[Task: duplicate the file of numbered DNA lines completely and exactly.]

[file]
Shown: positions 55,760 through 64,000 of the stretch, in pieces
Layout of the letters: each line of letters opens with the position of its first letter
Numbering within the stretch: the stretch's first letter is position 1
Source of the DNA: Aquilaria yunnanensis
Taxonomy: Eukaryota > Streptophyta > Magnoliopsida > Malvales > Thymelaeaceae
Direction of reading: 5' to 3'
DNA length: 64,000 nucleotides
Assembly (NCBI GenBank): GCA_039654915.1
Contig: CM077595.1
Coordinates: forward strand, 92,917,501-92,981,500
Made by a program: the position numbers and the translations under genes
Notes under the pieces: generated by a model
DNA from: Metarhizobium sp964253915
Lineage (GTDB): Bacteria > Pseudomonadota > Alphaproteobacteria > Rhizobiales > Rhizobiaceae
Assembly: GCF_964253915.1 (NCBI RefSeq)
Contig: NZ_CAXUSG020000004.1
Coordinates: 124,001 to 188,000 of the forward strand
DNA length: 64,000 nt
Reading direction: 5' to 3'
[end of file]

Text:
Shown: positions 55,760 through 64,000 of the stretch, in pieces
Layout of the letters: each line of letters opens with the position of its first letter
Numbering within the stretch: the stretch's first letter is position 1
Source of the DNA: Aquilaria yunnanensis
Taxonomy: Eukaryota > Streptophyta > Magnoliopsida > Malvales > Thymelaeaceae
Direction of reading: 5' to 3'
DNA length: 64,000 nucleotides
Assembly (NCBI GenBank): GCA_039654915.1
Contig: CM077595.1
Coordinates: forward strand, 92,917,501-92,981,500
Made by a program: the position numbers and the translations under genes
Notes under the pieces: generated by a model
DNA from: Metarhizobium sp964253915
Lineage (GTDB): Bacteria > Pseudomonadota > Alphaproteobacteria > Rhizobiales > Rhizobiaceae
Assembly: GCF_964253915.1 (NCBI RefSeq)
Contig: NZ_CAXUSG020000004.1
Coordinates: 124,001 to 188,000 of the forward strand
DNA length: 64,000 nt
Reading direction: 5' to 3'